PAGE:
Golf Swing

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Mark Auhl PGA Professional Coaching Method

The Golf Swing

Athletic Motion

The golf swinging motion is essentially an athletic motion. This is the reason that a child of 10,11 or 12 can pick up a golf club and just play and play really well with no instruction. What this child can do is play just about every sport they have ever tried. They can throw a ball, play tennis, play basketball etc because all of these sports and many others, require the basic action of the right wrist (for a right handed player) working back on itself.

In golf, ever golfer wants to hit the ball long and straight. To get the ball to go long and straight, you need to swing the club in a circular arc.

Therefore the primary factors in relation to the golf swing are:

  1. Your torso must rotate around your back leg on your backswing, shift back to your front leg then rotate around your front leg on your throughswing. (Image Left)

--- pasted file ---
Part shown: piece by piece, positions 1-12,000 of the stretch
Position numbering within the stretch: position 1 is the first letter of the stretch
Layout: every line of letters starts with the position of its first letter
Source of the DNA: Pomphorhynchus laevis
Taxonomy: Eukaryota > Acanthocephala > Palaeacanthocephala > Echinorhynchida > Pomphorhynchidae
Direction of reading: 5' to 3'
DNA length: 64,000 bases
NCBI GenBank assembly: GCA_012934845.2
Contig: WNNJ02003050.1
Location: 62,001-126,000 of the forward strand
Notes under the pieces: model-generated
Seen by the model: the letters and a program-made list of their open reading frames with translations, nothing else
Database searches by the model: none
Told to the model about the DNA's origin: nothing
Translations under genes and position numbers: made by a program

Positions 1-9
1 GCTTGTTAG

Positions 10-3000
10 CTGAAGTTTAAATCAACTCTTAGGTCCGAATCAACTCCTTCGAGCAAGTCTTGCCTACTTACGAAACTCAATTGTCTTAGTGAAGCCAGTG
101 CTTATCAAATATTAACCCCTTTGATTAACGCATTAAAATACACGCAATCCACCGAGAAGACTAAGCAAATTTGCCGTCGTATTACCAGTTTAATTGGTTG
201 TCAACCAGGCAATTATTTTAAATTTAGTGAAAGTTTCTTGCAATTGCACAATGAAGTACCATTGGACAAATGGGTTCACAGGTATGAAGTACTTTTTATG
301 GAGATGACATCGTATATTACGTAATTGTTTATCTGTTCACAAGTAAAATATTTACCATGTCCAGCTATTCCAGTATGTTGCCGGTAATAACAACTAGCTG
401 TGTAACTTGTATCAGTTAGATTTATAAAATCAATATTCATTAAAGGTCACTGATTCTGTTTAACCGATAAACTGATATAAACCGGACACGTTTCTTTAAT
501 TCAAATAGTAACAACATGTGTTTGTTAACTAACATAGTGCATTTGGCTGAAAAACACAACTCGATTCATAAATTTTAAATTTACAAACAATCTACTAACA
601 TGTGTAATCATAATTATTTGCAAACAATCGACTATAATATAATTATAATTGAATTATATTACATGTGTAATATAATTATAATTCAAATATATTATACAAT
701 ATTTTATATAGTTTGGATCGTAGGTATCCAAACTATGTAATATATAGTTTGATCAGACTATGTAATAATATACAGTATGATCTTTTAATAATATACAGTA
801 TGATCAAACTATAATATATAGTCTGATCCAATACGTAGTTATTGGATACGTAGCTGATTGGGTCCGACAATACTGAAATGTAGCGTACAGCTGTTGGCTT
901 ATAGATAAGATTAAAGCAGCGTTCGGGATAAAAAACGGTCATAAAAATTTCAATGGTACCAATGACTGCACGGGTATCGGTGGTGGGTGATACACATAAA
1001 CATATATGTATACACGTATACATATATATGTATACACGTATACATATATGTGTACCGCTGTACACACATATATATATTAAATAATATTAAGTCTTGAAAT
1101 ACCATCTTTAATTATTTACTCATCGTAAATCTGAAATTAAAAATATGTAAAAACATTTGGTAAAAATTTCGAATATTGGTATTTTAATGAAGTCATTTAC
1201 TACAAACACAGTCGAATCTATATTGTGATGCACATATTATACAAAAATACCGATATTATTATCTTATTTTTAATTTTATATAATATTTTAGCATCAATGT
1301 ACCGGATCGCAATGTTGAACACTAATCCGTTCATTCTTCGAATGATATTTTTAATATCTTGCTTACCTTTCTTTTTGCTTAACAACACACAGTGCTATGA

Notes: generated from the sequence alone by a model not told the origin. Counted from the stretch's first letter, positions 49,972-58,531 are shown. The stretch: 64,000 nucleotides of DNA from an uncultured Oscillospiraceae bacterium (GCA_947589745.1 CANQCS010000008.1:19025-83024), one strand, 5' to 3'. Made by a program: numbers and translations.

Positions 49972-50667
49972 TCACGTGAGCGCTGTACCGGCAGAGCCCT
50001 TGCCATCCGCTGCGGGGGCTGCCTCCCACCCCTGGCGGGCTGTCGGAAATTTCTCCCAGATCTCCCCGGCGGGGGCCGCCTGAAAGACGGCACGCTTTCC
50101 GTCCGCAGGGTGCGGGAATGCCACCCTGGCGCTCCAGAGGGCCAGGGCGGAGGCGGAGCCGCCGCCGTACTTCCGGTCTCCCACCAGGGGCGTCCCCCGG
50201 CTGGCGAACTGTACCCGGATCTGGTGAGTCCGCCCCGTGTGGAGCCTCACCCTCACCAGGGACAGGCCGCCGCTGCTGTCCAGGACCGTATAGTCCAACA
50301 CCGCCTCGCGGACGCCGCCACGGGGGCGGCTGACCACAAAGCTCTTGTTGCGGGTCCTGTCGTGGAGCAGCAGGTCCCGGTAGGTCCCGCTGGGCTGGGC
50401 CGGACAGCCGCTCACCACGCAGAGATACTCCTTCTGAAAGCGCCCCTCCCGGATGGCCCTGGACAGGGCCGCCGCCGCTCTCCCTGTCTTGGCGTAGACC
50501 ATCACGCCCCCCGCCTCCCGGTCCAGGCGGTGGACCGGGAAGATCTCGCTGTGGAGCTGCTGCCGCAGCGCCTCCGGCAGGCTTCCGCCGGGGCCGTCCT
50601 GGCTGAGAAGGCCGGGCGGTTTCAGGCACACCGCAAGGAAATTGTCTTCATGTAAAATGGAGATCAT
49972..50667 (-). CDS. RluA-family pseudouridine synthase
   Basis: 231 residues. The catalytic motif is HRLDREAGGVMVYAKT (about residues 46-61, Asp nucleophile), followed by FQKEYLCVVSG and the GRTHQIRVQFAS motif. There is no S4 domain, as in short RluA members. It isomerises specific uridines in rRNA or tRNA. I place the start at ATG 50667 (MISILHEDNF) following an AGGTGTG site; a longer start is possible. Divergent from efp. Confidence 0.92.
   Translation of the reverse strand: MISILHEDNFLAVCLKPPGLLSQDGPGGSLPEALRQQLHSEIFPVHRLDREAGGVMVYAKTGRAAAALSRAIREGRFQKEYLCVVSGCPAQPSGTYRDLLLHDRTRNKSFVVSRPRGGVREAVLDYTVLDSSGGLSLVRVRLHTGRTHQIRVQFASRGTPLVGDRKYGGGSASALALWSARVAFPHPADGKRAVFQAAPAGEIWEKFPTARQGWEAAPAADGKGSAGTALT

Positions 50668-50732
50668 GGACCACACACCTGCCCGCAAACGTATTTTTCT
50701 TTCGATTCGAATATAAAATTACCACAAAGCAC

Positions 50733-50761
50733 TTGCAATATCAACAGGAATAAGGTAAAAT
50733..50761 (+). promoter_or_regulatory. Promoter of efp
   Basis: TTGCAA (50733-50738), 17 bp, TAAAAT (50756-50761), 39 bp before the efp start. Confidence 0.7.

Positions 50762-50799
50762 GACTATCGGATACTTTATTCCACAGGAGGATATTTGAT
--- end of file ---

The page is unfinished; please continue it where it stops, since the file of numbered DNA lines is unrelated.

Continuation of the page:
2. Your right wrist must hinge back on itself. (Image Right)

The secondary factors in relation to the golf swing are:

  • Distance from the ball. Even with a good golf swing, if you stand too close or too far away it is difficult to make consistent contact with the ball.
  • Level of your swing. Lean over and do the motion at the correct level for the shot you are about to play. Higher for a tee shot, lower for a greenside bunker shot.
  • Grip. Match your hands up to the clubface so that your arms and hands can deliver the club back to the ball in a consistent position.
  • Ball Position. Place the ball at the point in the arc where the club will be at 90 degrees to the target. This will generally be more on your left side (for a right handed player).

As a general rule, the primary checkpoints are the first things to check, if they look ok, then the secondary factors will be causing the ball flight problems.

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